However, more information has been revealed since: not the least of which being the fact that La-Mulana 2 is being promoted and funded on Kickstarter. The game is being promoted as a Kickstarter Project by Playism Games, a company that is helping to translate La-Mulana 2 for its English fan-base, and also publishing both Japanese and English versions of the game. So far, from the time this article is being written, La-Mulana 2 has met a little over half of its $200,000 goal. NIGORO itself has a lot of plans with regards to where they will take this game should they meet, or even exceed, their goals. If you check out their Kickstarter, you will see all of their plans and the potential treasures that you yourself might get on should you be interested. I will say, however, that while La-Mulana 2 could be played and appreciated on its own, knowledge of the first game might keep you from discovering too many spoilers at this time. So if you are a gamer with a love of 8 to 16-bit sprites and synthesized music, with good hand-eye reflexes and a masochistic streak that likes to see a story gradually unfurl the more you suffer, or progress, you might want to consider backing this game.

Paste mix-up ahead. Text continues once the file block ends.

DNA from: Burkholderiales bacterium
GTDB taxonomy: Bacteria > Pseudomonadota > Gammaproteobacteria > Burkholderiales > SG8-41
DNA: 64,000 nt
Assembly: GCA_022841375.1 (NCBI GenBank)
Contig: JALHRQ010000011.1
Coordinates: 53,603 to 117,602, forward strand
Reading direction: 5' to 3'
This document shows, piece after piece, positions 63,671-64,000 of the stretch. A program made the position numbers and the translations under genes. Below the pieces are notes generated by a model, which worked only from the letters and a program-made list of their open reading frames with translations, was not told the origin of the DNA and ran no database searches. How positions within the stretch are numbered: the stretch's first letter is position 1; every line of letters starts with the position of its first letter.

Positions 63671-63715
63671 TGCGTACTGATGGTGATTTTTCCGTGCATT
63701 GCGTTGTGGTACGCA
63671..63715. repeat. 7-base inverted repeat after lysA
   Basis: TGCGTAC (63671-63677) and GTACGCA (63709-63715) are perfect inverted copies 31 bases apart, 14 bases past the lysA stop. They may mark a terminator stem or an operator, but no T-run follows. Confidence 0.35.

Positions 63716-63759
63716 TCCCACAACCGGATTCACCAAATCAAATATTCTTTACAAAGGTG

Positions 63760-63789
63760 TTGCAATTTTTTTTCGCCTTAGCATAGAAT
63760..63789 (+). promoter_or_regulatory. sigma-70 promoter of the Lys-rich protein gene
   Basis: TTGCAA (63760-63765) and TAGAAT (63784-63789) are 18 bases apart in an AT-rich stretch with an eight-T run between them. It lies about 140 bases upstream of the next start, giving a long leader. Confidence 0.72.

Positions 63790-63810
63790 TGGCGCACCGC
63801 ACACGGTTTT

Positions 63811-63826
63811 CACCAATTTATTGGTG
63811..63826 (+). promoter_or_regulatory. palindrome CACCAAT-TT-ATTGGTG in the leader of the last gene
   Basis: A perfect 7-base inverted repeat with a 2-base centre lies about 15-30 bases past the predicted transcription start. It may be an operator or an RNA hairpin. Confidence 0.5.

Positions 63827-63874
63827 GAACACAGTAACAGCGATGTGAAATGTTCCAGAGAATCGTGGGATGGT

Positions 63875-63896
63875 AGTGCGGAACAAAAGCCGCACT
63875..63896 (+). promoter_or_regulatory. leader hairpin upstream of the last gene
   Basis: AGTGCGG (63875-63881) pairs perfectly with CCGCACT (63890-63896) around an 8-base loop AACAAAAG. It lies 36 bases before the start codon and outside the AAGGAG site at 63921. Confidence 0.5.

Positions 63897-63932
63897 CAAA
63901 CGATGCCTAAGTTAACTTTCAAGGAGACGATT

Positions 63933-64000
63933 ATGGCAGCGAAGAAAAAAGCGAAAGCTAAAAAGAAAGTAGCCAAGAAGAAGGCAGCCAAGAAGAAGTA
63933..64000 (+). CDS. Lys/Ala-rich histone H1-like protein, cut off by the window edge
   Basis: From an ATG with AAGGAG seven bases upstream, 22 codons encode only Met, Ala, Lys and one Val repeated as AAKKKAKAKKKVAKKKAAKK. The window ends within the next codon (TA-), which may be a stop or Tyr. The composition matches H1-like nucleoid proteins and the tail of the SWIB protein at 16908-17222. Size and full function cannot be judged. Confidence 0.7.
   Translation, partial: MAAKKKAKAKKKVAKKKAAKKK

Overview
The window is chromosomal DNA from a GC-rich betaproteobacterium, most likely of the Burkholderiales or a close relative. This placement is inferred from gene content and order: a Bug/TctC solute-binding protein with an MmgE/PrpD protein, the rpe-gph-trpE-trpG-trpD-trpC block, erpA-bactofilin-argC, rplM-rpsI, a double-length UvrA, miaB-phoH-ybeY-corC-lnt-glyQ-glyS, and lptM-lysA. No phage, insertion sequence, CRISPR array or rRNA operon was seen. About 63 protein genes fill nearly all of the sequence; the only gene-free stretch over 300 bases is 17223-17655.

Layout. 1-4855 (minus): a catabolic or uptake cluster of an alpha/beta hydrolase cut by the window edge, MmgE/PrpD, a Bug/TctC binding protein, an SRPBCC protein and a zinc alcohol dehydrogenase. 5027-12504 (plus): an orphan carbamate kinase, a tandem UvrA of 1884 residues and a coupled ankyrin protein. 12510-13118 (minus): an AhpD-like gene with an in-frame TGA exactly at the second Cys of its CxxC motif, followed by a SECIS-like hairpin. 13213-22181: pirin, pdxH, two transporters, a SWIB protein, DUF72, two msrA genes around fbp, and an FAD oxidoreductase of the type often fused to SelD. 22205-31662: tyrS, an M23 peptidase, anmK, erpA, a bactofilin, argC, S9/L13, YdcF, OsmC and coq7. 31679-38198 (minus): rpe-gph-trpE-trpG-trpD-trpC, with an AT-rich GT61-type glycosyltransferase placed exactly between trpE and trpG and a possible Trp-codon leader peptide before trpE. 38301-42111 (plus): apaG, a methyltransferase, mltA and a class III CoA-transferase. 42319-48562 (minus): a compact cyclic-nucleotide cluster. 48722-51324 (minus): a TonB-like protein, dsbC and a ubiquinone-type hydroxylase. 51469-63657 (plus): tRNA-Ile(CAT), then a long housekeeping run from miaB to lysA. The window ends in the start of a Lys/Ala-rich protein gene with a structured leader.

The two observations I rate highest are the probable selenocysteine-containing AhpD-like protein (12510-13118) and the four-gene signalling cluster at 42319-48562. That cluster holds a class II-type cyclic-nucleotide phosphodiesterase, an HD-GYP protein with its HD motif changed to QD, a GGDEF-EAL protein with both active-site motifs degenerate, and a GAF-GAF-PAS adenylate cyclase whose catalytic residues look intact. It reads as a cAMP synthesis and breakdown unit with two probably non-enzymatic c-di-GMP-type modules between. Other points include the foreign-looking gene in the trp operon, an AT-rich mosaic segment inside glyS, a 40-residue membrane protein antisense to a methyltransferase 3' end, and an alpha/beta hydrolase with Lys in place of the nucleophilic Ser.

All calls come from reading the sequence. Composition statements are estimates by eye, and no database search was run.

That said however, if nostalgia is pain for the loss of one’s sense of home or the past and the aching hope of finding it again, NIGORO and La-Mulana is attempt to find that place again and create new memories and possibilities. For while the world of La-Mulana, with its dangerous secrets and ever-present mysteries, might have been based on MSX games such as The Maze of Galious, it seems as though the developer wants to take its own question to heart: continuing to take 2D from a medium, to a genre and back again to a medium with more complexity, depth and potential.

I myself am eager to see just how far their explorations will take us.

When Reading High Fantasy, Travel Light